[Tamura Raisuke, 52 sai, 9-1-42]
[ bio ]
Gift of June Hoshida Honma, Sandra Hoshida and Carole Hoshida Kanada
2 drawings on paper, lined and laminated (1 sheet) : ink ; left image 4 x 2.75 in., right image 4 x 2.75 in., on sheet 6 x 9.5 in.
Ink portraits of two men, Raisuke Tamura and Junji Oda, at Lordsburg Justice Department Camp, New Mexico, on September 1, 1942 and October 1, 1942, respectively. Both drawings have black line borders.
Left portrait of Raisuke Tamura, age 52, originally from Okayama, Japan. Dressed in a dark three-piece suit, Tamura looks directly at the viewer. He has a crewcut and dark eyebrows. Visible from shoulders up.
Right portrait of Junji Oda, 54 year-old construction worker in Honolulu, Hawaii, originally from Hiroshima, Japan. Oda looks to the left of viewer. He wears a collared shirt or robe over another shirt. He has a crewcut. Visible from shoulders up.
Hoshida was one of the seven to nine hundred Japanese Americans in Hawaii who were incarcerated in Justice Department internment camps. He was acutely aware of the importance of recording his experiences through the pen and ink drawings and watercolors he made during his incarceration in five different locations. While Hoshida did not attempt to make any overt commentary on the interment, his drawings and sketches provide a continuous and detailed account of daily activities and his long journey from Hilo, Hawaii, to the desert of Arizona.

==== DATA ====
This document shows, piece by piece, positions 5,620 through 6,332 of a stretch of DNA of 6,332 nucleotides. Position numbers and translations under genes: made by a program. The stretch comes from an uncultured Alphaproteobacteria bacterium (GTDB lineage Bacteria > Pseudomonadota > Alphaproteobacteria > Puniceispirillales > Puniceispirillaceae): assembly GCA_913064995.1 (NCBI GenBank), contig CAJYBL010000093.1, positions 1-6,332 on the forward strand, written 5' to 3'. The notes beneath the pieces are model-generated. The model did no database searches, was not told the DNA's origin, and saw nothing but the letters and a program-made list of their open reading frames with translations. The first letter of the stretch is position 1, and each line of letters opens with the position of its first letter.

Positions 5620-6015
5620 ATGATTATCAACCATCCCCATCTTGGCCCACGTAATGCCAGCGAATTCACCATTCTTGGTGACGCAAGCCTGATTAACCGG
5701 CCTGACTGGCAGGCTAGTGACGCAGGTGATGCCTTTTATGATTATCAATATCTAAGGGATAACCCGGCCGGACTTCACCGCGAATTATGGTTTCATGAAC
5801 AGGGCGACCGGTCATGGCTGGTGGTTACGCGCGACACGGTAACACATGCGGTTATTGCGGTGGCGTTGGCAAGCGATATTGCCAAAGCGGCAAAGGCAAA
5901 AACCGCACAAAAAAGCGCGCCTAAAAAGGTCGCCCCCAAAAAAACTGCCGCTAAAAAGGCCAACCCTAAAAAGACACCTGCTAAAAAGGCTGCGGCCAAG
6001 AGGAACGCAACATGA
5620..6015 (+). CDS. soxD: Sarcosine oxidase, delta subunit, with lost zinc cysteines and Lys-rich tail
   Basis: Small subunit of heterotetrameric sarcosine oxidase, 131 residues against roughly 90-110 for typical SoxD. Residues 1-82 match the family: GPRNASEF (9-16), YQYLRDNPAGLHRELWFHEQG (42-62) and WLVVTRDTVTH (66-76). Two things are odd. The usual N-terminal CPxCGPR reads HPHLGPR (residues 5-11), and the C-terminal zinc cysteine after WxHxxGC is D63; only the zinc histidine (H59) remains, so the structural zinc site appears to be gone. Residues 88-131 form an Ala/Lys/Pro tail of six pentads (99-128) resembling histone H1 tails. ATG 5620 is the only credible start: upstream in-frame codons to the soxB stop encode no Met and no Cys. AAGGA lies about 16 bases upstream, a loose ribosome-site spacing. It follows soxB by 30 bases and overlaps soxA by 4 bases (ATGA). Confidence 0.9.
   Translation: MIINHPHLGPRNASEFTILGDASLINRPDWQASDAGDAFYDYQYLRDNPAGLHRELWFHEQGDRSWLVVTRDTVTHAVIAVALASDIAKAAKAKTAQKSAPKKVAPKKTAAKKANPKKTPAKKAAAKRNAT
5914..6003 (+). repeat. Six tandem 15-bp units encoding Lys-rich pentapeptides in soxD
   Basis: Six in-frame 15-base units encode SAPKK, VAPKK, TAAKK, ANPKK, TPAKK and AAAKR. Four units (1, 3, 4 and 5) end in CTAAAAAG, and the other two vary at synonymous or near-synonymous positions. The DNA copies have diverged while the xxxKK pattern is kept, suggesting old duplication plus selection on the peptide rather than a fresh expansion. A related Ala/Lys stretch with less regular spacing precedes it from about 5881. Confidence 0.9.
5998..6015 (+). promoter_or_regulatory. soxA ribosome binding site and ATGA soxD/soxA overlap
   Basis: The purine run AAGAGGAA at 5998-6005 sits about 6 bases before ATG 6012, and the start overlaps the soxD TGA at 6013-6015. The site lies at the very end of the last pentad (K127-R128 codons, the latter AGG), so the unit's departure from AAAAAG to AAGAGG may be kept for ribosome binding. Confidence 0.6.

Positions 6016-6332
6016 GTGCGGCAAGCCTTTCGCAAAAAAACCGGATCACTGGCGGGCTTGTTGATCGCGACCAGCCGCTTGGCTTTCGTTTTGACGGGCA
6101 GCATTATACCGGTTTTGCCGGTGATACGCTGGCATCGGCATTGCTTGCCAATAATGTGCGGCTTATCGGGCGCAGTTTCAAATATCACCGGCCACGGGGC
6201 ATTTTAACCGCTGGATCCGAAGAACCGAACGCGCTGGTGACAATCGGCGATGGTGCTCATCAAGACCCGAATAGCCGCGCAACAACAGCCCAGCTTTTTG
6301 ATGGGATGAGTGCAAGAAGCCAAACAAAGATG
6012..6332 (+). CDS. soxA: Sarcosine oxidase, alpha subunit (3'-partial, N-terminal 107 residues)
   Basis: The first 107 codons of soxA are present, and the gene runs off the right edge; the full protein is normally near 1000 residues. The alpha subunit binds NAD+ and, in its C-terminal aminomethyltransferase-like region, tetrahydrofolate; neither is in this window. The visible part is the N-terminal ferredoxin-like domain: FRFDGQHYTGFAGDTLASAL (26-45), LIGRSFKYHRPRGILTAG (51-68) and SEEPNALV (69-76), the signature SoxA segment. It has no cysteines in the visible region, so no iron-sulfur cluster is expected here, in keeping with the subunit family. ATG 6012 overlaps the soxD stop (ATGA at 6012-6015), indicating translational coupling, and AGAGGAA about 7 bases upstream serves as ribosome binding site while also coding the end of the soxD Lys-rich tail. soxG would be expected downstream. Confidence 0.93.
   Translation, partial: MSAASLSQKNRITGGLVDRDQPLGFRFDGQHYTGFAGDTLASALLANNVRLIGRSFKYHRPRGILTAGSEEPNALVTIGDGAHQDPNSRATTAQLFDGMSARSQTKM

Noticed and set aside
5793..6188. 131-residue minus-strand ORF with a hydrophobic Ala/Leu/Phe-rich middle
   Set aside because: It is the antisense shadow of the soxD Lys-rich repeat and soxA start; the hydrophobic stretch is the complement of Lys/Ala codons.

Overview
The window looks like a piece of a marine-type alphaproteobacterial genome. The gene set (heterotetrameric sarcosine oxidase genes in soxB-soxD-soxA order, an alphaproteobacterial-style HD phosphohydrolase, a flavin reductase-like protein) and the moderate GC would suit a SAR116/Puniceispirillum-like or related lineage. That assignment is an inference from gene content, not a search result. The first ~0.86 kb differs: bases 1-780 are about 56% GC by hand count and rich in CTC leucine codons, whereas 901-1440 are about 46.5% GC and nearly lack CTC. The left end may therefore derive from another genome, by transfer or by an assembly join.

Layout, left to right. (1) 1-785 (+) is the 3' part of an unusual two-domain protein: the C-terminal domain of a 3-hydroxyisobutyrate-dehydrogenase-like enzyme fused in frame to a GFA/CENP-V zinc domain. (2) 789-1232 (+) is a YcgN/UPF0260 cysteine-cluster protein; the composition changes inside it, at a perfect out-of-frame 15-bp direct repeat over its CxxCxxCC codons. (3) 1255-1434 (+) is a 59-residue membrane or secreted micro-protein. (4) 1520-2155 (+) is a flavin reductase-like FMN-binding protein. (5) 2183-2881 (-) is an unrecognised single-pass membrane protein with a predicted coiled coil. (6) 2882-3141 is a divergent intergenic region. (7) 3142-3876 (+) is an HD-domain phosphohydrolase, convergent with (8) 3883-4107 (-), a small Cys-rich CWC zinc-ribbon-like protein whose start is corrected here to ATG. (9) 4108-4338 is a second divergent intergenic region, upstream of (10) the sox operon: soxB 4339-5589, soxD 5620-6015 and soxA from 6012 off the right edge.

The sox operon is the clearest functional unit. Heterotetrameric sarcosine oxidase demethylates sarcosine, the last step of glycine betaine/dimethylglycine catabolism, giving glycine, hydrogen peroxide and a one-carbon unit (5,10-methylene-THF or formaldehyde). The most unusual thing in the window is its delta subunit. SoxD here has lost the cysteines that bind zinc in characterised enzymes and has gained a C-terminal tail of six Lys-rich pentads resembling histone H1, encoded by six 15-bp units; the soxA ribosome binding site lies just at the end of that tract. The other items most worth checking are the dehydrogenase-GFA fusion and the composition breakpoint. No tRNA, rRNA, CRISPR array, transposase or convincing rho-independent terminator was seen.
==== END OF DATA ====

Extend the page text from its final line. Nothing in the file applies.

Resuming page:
Written in black ink on left image, bottom right corner: 9-1-42. Written in black ink to left of left image (In Japanese and English): Okayamaken Asakkuchigun Satoshomura / Tamura Raisuke 52. / Green market & Grocery 7710-Aurora Ave. / Charles at Boat House foot of Charles St. / Seattle, Wash. Written in black ink on right image, bottom right corner: 10-1-42. Written in black ink to left of right image (In Japanese): Hiroshimaken Yamagatagun NIbucho / Dogokukenchiku Ukeoigyo Oda Junji / Honorurushi Kaimuki juban 54 sai. Written in pencil, top left corner: 151.
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